Bus-sized asteroid to whizz pass Earth this weekend

By News24 26 April 2019
Patrick Michel (L) from the French National Center for Scientific Research and Holger Sierks of the Max-Planck-Institute for Solar system research speak during a press conference regarding the Asteroid Impact Mission (AIM) in Berlin, Germany, 14 November 2016. The conference took place to to stress the importance for growing knowledge of Near Earth Objects (NEOs) and to raise awareness for the need to protect Earth from dangerous NEO impacts. EPA/JOERG CARSTENSEN

An asteroid the size of a bus will make a close fly-by of the Earth on Saturday.

The object, dubbed 2019 GF1, is between 8m and 18m long and will come as close as 1.8 million kilometres from the planet, data from NASA’s Jet Propulsion Laboratory (JPL) revealed.

For a typical object, it’s travelling relatively slowly at 1.91km/s – about five times the speed of sound – according to JPL.

“It’s moving across the sky very slowly because it’s orbiting the Sun at a similar rate to the Earth,” South African Astronomical Observatory (SAAO) Science Engagement Astronomer Dr Daniel Cunnama told News24.

Even at 18m long, 2019 GF1 is smaller than 2019 GC6 which came very close to Earth on April 9.

Asteroid 2019 GC6 was only discovered nine days before its fly-by, reports, and is a massive 30m wide.

It came as close as 219 000km. The Moon averages 380 000km from Earth.

Asteroids usually orbit a belt between Mars and Jupiter, as well as beyond Neptune in a region known as the Kuiper Belt.

They can be nudged out of orbit by an impact or the gravity of a large object.

These objects can then make their way into the inner solar system (between the Sun and Mars) where they are known and near-Earth objects (NEOs).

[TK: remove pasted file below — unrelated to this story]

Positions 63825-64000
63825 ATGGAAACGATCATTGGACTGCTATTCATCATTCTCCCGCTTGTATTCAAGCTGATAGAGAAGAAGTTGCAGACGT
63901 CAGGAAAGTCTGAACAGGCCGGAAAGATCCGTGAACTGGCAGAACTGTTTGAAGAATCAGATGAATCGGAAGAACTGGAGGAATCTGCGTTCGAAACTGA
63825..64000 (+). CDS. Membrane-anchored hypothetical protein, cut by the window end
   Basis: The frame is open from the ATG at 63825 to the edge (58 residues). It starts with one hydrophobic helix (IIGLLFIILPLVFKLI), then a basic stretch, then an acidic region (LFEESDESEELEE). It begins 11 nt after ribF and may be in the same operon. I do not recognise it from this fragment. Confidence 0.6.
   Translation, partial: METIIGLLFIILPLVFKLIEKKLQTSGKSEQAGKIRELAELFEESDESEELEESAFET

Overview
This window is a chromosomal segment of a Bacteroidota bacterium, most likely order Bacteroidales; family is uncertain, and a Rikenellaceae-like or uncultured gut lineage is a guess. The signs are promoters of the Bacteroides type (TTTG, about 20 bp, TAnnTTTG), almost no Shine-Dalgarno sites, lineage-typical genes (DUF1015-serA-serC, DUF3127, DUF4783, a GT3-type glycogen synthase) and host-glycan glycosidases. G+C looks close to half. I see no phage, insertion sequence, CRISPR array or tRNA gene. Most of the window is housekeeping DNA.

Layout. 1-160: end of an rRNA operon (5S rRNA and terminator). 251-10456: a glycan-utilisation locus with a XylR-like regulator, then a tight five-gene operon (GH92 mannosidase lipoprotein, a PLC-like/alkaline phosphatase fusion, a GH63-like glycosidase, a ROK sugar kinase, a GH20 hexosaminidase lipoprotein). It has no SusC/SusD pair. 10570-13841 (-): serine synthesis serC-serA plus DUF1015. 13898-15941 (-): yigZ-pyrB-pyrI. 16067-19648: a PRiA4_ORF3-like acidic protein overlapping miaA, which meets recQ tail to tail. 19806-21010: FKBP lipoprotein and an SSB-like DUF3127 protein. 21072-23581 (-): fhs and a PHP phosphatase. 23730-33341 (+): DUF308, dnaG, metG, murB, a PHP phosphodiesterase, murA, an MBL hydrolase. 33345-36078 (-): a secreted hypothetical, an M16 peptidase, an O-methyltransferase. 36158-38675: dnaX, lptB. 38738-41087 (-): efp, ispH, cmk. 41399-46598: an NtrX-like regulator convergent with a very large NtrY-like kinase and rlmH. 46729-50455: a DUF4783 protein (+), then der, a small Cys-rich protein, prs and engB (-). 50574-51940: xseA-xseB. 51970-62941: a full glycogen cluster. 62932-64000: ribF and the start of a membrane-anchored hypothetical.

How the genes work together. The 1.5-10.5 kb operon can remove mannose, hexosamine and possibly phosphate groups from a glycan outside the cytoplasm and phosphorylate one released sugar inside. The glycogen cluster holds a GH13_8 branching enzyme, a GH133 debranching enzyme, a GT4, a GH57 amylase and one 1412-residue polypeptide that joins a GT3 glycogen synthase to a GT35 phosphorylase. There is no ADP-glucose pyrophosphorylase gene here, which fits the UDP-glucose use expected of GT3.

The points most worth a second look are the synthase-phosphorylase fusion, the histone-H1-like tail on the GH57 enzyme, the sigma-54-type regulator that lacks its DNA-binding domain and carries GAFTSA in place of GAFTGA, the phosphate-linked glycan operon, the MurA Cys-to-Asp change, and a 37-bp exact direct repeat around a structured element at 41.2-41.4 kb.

Cunnama remarked that 2019 GF1’s orbit was close to that of Earth.

“It looks like it’s on a very big orbit. It’s slightly off the Earth’s orbit.”

2019 GF1 could be classified as an Apollo asteroid because it crosses the Earth’s orbit, according to JPL data.

Other classifications include Amors (which orbit outside the Earth’s orbit), and Inner Earth Objects (which orbit between the Earth and the Sun).

According to, there are about 1 967 potentially hazardous NEOs and scientists continue to discover new ones.

The SAAO hosts an Asteroid Terrestrial-Impact Last Alert System (Atlas) instrument in Sutherland to monitor for hazardous asteroids.The instrument is funded by NASA and costs $3.8m.



In other news...

July 18 marks Nelson Mandela day. All over the country, South African citizens devote 67 minutes to charitable causes in memory of Madiba. It's a great initiative and one of those few occasions in South Africa where we come together as a nation in pursuit of a common cause. An annual 67 minutes isn't going to cut it though.

In the words of Madiba: "A critical, independent and investigative free press is the lifeblood of any democracy."

Every day Daily Maverick investigates and exposes the deep rot of state capture and corruption but we need your help. Without our readers' support we simply won't survive. We created Maverick Insider as a membership platform where our readers can become part of our community while ensuring that we can keep doing the investigations that we do and, crucially, that our articles remain free to everyone that reads them. Sign up to Maverick Insider this Mandela Month and make that meaningful contribution last longer than 67 minutes.For whatever amount you choose, you can support Daily Maverick and it only takes a minute.

Support Daily MaverickPayment options

Comments - share your knowledge and experience

Please note you must be a Maverick Insider to comment. Sign up here or if you are already an Insider.


Malema buddy’s mine leaves community reeling

By Micah Reddy for amaBhungane

"Sometimes the best way to help someone is just to be near them." ~ Veronica Roth